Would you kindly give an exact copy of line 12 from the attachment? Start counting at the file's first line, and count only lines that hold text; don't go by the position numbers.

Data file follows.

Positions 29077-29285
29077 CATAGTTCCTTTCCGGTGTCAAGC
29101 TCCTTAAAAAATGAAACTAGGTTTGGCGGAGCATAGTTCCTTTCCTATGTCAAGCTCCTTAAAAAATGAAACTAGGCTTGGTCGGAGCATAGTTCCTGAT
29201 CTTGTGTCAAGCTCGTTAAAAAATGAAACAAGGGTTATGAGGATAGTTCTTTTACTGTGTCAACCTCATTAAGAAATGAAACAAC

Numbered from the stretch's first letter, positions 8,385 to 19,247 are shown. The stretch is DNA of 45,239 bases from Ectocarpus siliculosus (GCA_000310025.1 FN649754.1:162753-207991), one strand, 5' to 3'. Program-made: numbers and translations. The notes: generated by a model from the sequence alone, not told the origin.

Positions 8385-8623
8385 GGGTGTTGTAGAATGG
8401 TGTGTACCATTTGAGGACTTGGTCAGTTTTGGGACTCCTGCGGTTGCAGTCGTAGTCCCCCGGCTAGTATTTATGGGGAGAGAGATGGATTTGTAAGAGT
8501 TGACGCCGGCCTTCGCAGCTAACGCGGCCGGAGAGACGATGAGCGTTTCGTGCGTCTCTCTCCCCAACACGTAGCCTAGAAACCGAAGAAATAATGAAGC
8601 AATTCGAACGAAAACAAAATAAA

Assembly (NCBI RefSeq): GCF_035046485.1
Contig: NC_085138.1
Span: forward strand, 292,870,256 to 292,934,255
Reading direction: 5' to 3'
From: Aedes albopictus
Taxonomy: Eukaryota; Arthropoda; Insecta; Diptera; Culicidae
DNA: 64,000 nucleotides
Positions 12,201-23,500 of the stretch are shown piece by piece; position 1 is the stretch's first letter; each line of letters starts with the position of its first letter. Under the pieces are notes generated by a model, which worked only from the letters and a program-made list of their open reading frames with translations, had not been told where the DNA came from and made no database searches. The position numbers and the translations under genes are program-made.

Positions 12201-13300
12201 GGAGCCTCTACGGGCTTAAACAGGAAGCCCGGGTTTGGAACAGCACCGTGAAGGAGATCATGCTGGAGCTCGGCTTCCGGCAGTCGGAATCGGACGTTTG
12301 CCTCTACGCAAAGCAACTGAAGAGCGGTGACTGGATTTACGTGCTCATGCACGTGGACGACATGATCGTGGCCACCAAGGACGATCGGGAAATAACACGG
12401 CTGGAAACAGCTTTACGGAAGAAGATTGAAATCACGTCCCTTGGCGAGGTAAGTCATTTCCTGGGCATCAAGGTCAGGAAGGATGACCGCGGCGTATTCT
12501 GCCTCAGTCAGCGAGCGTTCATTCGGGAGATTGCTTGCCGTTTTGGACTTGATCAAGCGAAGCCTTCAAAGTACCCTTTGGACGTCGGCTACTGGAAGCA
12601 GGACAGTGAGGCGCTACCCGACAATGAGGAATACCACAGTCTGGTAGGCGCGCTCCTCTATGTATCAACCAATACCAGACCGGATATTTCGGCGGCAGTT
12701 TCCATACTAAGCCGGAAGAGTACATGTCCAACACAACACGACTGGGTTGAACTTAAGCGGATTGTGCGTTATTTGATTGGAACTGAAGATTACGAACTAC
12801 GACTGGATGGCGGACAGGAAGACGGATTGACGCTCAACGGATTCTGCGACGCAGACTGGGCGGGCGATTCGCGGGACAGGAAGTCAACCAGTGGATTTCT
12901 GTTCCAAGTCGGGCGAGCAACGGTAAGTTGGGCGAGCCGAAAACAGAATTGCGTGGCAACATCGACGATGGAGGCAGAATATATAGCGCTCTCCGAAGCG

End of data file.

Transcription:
Contig: NC_085138.1